Supply chain risks – are you prepared?
Many supply chains were severely disrupted during the pandemic. The war in the Ukraine has now exposed them to further stress. We explore the challenges businesses face and what you can do to protect yourself.
Covid-19 was a wake-up call, what next?
As the pandemic unfolded it became clear that many organisations were ill-prepared to respond to this Black Swan event and the war in Ukraine could expose businesses further. While the soaring price of gas and oil have been making the headlines there are many other commodities that are being affected. Some of the numbers for Ukraine and Russia are staggering – together they provide the world with 12% of its calories.
The two countries are among the top five global exporters for many important cereals. They produce nearly 30% of the world’s wheat , 60% of our sunflower and 30% of global barley exports. The world is also heavily dependent on Russia for fertiliser with some reports predicting this could lead to the worst food insecurity level since World War II.
It's not just food commodities. The region provides a number of precious metals and gases used in modern technology. Half of the world’s chip output has been halted as the Ukraine supplies 54% of the world's semiconductor-grade neon. The price of Palladium, critical to catalytic converters, has risen 80% to an all-time high since the conflict started.
The knock on effects are already evident - grocery prices have hit a 10-year high . Sunflower Oil has jumped 22% in price and with Russia providing 45% of whitefish supplies even the humble bag of fish and chips could see a price hike or even shortages.
What do businesses need to do?
Managing these increasing supply chain risks raises a number of challenges for organisations to consider.
- Business Impact - Switching supply chains has sourcing, sustainability and pricing implications. For example, the cost of shipping a container has increased seven-fold in the last 18 months. While it may not always be practical risks could be mitigated by moving to local alternatives through onshoring or friend shoring policies. The broader consideration is one of getting the right risk management advice coupled with robust business continuity planning (BCP).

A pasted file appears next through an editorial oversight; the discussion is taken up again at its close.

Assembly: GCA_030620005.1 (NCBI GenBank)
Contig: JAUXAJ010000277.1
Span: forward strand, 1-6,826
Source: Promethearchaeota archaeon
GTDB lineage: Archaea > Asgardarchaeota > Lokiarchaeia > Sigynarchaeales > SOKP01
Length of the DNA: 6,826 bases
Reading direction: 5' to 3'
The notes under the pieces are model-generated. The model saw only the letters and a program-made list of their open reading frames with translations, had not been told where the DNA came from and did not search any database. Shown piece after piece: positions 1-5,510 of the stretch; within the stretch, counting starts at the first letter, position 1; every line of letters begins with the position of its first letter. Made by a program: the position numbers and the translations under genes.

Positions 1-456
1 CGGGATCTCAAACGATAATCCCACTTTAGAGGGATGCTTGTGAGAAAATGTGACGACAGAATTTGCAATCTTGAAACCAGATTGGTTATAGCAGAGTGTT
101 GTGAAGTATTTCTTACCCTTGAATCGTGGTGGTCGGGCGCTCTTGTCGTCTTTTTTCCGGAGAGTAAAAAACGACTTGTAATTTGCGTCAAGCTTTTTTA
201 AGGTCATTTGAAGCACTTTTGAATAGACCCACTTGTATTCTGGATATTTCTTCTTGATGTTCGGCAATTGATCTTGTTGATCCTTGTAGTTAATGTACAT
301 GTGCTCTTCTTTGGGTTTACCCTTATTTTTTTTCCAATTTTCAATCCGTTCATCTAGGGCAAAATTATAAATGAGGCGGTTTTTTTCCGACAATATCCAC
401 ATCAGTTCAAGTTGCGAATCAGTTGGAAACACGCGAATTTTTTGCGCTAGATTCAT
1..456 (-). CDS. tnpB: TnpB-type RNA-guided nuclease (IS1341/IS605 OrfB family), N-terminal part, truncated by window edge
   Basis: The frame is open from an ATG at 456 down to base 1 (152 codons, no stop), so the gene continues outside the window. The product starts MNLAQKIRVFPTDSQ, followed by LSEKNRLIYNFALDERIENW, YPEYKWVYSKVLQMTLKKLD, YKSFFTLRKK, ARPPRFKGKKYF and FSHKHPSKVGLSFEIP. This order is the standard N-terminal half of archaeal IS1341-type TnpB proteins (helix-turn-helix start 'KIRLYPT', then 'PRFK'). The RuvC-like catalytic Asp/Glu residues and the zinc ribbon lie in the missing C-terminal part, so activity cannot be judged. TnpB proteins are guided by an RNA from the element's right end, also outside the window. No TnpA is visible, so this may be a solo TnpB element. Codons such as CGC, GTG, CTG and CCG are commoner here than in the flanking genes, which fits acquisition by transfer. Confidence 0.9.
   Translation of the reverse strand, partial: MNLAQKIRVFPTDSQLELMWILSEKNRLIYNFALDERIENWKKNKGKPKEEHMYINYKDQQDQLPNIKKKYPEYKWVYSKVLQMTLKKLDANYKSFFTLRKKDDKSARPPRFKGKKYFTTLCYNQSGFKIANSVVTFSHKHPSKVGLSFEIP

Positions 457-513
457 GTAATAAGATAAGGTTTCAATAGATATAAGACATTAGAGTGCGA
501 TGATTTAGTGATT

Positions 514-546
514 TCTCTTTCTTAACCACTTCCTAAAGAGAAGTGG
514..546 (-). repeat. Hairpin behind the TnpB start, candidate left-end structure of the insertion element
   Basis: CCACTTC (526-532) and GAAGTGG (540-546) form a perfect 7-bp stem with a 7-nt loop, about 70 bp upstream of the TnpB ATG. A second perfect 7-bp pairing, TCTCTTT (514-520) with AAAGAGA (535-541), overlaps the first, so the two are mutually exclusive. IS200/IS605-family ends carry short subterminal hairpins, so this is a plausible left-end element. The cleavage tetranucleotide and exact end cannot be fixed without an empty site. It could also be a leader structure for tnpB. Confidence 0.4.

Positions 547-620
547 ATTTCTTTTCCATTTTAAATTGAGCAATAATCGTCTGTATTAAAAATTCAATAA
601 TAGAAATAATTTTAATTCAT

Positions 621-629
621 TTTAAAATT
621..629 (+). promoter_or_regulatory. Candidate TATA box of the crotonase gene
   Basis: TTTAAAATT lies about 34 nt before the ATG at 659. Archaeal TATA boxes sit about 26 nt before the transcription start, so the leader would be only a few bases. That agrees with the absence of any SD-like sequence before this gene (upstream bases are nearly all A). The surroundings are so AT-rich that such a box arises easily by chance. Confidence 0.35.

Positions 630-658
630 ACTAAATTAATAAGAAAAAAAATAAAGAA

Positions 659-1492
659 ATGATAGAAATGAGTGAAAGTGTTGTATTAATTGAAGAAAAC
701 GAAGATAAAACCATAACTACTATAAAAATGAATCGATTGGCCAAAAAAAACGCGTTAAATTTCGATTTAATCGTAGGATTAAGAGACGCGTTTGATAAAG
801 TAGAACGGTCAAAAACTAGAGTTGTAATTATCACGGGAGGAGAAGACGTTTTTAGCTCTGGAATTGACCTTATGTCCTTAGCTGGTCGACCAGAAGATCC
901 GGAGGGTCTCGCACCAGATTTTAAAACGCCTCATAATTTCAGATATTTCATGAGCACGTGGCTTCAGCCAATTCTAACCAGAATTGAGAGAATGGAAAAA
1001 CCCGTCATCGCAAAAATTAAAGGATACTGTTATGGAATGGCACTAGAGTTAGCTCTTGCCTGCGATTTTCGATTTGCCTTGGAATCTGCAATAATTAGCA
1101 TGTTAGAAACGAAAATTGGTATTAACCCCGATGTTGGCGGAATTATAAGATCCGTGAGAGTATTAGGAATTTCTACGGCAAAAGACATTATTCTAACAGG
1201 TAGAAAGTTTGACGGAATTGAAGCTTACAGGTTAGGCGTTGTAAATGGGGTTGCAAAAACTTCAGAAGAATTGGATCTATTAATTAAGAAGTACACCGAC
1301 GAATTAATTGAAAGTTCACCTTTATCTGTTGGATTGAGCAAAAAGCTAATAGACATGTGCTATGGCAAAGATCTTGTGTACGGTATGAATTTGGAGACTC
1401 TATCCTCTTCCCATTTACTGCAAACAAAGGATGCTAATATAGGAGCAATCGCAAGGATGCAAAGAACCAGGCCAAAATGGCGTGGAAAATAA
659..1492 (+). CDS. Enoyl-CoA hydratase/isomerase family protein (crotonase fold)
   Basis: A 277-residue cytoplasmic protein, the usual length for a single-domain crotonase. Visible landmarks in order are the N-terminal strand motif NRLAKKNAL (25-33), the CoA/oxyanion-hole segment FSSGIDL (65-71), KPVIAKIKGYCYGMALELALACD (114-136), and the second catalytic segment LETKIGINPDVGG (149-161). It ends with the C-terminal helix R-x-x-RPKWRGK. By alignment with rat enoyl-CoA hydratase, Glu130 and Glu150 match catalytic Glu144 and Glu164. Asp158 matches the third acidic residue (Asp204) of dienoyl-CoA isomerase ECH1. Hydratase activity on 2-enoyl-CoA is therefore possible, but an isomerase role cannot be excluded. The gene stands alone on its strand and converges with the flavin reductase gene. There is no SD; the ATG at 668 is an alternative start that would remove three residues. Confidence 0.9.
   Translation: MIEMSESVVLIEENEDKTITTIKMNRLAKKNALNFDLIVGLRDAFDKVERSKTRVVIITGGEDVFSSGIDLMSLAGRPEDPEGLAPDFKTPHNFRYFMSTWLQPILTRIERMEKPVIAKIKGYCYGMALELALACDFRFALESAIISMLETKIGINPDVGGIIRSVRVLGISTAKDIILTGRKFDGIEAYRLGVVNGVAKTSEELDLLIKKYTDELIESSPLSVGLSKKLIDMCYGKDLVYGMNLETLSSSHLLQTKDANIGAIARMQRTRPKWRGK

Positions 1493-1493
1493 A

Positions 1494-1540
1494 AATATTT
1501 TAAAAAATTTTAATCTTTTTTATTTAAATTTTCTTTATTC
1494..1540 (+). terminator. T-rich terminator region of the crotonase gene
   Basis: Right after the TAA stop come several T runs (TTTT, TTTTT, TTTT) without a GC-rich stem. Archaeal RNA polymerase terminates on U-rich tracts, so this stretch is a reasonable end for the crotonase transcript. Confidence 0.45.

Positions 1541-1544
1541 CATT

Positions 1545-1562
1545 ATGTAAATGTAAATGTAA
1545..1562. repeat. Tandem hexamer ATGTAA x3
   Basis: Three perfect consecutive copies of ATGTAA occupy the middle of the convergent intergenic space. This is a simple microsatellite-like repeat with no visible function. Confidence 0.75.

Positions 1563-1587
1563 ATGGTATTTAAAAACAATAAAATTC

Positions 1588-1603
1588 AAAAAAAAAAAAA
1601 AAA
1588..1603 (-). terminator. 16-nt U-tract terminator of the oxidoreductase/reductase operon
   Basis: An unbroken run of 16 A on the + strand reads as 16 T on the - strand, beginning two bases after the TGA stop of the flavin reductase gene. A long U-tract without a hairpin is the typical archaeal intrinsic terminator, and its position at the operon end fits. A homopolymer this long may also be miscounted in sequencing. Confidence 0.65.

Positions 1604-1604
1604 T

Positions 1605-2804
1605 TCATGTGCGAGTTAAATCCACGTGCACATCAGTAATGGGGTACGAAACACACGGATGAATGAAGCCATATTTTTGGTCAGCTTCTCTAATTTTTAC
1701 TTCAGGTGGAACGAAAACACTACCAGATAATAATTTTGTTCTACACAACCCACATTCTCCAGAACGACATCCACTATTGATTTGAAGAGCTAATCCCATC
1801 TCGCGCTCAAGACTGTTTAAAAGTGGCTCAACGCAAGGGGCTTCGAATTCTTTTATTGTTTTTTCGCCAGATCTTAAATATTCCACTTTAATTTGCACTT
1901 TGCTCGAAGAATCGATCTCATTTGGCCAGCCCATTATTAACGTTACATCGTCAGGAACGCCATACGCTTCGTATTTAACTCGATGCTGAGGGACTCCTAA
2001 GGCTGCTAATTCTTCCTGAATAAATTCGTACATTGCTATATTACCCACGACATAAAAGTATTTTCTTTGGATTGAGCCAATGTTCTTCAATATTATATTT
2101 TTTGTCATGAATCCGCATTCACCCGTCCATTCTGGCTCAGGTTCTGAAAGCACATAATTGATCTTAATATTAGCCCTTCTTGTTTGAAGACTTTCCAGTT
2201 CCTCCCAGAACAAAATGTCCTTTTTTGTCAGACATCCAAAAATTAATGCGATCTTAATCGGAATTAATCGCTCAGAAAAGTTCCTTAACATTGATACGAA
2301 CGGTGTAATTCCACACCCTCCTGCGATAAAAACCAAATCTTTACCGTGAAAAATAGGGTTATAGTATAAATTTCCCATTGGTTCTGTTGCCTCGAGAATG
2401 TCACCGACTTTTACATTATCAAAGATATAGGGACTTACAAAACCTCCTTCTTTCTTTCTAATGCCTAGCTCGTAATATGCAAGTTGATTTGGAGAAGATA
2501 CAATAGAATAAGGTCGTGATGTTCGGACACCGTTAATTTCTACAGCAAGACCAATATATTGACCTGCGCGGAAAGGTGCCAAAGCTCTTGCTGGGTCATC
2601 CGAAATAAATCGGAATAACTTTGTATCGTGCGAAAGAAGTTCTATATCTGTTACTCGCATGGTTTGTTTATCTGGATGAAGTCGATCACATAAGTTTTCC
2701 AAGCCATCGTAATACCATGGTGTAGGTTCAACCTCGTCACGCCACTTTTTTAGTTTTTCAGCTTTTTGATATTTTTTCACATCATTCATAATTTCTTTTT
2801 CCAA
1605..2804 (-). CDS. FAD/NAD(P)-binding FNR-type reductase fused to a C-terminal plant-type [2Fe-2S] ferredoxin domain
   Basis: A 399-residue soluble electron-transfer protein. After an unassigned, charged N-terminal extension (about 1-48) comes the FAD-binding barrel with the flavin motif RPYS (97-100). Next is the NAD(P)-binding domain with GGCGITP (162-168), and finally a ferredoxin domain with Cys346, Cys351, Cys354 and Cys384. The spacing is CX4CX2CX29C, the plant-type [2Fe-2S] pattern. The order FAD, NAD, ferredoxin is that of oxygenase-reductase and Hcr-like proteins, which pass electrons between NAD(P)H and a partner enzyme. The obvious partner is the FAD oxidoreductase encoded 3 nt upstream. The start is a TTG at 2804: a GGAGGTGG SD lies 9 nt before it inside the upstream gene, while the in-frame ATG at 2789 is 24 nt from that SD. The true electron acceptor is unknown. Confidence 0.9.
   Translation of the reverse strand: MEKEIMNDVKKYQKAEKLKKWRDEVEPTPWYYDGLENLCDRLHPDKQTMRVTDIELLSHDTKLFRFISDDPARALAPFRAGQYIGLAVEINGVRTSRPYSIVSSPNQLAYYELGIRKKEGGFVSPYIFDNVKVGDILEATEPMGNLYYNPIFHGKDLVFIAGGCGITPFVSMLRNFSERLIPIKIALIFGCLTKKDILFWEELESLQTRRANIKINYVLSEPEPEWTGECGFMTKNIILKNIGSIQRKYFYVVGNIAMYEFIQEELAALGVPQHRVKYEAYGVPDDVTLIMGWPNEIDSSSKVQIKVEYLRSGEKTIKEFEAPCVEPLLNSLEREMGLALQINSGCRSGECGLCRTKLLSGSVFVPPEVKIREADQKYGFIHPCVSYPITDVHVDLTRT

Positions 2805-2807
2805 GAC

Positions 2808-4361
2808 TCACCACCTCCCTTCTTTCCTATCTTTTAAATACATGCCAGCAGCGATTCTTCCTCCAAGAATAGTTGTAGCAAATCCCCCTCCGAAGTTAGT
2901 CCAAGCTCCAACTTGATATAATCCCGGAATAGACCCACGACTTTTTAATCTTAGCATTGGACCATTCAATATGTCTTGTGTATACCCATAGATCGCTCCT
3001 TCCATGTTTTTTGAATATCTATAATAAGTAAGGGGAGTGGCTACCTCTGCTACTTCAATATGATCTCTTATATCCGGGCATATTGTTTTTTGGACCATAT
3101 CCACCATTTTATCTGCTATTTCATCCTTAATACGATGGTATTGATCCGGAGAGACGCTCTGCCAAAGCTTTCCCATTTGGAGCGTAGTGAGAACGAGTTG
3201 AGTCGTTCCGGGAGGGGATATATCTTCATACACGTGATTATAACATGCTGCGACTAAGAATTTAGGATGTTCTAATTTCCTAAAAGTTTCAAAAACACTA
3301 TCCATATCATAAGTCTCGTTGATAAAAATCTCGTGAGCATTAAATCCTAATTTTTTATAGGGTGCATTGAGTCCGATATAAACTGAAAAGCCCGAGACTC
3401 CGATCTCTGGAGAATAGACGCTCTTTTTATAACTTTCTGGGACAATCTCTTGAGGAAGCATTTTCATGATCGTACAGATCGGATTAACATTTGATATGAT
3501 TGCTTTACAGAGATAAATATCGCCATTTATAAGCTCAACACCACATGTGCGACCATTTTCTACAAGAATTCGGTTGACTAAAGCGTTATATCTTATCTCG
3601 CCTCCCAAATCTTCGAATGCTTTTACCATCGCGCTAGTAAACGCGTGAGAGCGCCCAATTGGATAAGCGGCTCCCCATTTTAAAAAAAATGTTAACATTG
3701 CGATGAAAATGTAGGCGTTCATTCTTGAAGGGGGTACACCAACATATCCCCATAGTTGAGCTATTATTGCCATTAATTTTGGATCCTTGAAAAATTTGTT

- Enterprise Risk Management – The business needs to understand and act upon its Principal Risks and Uncertainties (PRUs) from the C-Suite down. In practice this should mean that they are mapped against a strategic risk management framework and integrated within the key objectives and plans.This could mean considering the supply and inflationary risks in the extended supplier network as well as feasible alternatives. It is also good business practice to keep your risk register up to date and aligned with your PRUs
- Insurance – This could be a good time to assess your insurance programme and risk profile. A thorough analysis will assess your risk appetite compared to your limits deductibles and overall cover – identifying overlaps and gaps. One key consideration could be a Trade Credit insurance policy. This protects you and others should there be a default. As an example, a business with a debt of £20,000 and working on a 10% margin would need to bridge an income gap of £200,000 worth of sales to restore the lost profit. It is likely that they may need to find a new customer to do this as well.
- Staff – In 2021, more people left their jobs than ever before. It was dubbed ‘The Great Resignation’ and is an important factor in the supply chain for all businesses. Firms need to have robust plans in place to attract and retain staff. A rounded, inclusive, and relevant staff benefits programme will match the demographics and culture of your business. You can read more about how to manage this risk here.
The team at Verlingue can help you with all aspects of, Enterprise Risk Management, insurance and employee benefits relating to Food & Drink. If you would like to find out more, please don’t hesitate to get in touch.